Savvy credit card use, table scraps, aging parents and finances, a financial fitness quiz and more.
Everything Finance — If you use credit cards properly, you may get rewarded. Two benefits include a strong credit score and fruitful reward programs. But Kayla warns that “while they (credit cards) can be useful at times, people often take advantage of their credit cards.” And the consequences aren’t pretty. Kayla should know, because she abused her cards and found herself in financial turmoil.
Now she’s smart about credit card use and provides some excellent tips that can benefit everyone who uses credit. Two that got my attention are: “Look Carefully at the Fine Print” and “Know Your Limit.” You should always read the fine print and never max out your cards. Check out her other tips.
Money Talks News — Here’s a startling stat: “About 30 percent of the food supply in the United States ends up as waste.” That translates to $161 billion. It’s embarrassing. I’m sure we can all benefit from this advice and start using our table scraps more effectively. I love the first one and do it often: “Boil down leavings.”
Just take your excess vegetable scraps such as carrot and potato peelings and freeze them. You can use a Ziploc bag. Once the bag is full, boil them down, or put them in a slow cooker like Donna does, and let it cook all night or day. Strain the veggies and use the liquid as a soup stock. Here are five generic items you can save money on and five others you should avoid using.
Money Ahoy — Let’s face it, as many parents grow older, they also grow more stubborn and sometimes confused. This combination makes discussing money matters difficult. As Derek notes, some parents view this conversation “as an intrusion or a possible loss of independence.”
He says “there are three good times” to discuss finances. For example, if you’ve recently made an important financial decision, like opening a retirement account or planning a will, start up the conversation using your situation and then ask them if they’ve done the same. Here are more tips on talking with your parents about money.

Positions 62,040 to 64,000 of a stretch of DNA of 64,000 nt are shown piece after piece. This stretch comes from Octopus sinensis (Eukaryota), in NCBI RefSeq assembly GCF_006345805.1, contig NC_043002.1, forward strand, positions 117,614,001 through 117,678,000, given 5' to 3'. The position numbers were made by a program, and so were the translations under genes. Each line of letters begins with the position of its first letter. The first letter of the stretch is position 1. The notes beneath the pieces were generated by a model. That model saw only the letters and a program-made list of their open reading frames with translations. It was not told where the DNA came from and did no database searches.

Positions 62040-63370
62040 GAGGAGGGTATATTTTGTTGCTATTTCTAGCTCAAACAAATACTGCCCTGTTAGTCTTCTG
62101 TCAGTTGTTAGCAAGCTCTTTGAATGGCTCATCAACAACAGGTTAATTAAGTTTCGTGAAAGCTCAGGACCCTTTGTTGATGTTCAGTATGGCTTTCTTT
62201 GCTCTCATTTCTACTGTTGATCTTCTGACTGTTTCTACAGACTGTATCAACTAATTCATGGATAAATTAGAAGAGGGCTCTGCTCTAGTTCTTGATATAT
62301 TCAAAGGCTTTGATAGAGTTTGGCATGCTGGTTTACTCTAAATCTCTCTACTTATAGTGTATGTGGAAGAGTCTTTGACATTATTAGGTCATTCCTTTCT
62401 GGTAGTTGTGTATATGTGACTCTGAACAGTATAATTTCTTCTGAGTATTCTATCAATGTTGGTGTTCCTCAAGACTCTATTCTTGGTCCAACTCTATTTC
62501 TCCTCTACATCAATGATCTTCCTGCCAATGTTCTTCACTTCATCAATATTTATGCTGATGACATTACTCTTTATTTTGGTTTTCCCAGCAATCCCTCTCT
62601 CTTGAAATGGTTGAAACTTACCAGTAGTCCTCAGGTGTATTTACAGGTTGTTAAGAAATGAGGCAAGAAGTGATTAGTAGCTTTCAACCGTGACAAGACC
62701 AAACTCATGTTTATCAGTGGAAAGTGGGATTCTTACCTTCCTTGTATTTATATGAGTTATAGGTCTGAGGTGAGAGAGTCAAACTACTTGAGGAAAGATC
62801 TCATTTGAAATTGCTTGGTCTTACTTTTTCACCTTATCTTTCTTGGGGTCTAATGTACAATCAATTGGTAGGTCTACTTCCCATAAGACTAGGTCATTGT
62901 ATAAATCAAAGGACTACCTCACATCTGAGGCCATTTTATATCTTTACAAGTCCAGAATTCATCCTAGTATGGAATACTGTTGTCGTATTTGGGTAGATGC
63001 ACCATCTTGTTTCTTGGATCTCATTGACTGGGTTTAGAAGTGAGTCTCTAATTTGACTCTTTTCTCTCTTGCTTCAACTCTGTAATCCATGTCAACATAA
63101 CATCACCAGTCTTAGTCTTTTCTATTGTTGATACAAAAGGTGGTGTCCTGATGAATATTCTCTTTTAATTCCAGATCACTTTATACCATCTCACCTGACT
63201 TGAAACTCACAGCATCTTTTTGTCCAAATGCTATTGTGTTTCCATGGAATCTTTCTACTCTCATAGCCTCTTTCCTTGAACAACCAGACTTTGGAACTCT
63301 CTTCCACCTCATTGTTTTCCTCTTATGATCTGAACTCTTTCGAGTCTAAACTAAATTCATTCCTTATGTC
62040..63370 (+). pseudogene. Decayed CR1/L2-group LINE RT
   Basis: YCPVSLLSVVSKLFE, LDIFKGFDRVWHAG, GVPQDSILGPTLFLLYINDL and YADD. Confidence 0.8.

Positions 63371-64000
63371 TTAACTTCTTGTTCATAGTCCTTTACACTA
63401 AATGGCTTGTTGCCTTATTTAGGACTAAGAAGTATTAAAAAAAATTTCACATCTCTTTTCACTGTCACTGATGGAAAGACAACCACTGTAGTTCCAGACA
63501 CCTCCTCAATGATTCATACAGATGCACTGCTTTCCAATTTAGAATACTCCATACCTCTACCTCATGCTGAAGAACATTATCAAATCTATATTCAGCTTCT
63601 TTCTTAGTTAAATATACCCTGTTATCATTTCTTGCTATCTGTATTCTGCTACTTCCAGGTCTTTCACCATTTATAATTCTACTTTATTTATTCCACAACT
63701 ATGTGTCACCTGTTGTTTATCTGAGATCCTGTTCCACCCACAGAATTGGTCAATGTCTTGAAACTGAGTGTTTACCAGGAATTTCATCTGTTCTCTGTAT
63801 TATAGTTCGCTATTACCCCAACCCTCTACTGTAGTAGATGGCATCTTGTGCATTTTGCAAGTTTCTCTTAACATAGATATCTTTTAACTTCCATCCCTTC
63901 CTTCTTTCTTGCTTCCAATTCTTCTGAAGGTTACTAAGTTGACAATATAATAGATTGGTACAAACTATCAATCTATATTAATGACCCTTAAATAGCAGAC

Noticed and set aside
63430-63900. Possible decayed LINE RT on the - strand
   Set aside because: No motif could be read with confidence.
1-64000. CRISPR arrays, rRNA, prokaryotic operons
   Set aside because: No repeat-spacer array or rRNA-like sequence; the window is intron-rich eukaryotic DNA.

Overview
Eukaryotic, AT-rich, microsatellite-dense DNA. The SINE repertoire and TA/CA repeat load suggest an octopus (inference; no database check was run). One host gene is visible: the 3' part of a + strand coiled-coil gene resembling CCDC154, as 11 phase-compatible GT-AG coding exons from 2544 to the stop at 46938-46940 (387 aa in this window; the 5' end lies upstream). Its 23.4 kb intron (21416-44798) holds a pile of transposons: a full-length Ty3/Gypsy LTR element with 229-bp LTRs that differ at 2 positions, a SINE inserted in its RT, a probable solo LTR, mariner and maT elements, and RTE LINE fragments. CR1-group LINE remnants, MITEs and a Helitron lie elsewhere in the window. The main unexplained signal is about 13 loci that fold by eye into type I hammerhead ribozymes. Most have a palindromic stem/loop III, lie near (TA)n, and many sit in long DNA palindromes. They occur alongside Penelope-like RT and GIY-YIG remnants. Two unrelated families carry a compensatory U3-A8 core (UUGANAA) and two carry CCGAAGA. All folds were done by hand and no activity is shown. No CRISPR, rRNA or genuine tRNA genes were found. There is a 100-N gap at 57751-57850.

Money Ning — April is Financial Literacy Month and Miranda found a quiz released by CO-OP Financial Services. She includes it on her blog. It’s pretty basic. Questions cover subjects such as bill paying and financial goals. The answers provide a general picture regarding your finances.
Debt.com chairman, Howard Dvorkin, has created three Psychological Money Questions he wishes researchers would ask. He thinks it’s important “to ask probing questions about how people think about money, and not just how they spend money.”
The Penny Hoarder — We’ve all had those awkward moments, whether it’s speaking with your parents about money or, as Steve points out, “your first money talk with a significant other.” By the way, talking money with your “significant other” is extremely important. We’ve noted that marriages fail when couples keep financial secrets.
Other moments Steve covers include, forgetting your wallet on a blind date and receiving the bad news that your credit card was declined. He suffered through both situations. If you ever suffer the same fate, Steve’s advice will help you with the embarrassing consequences.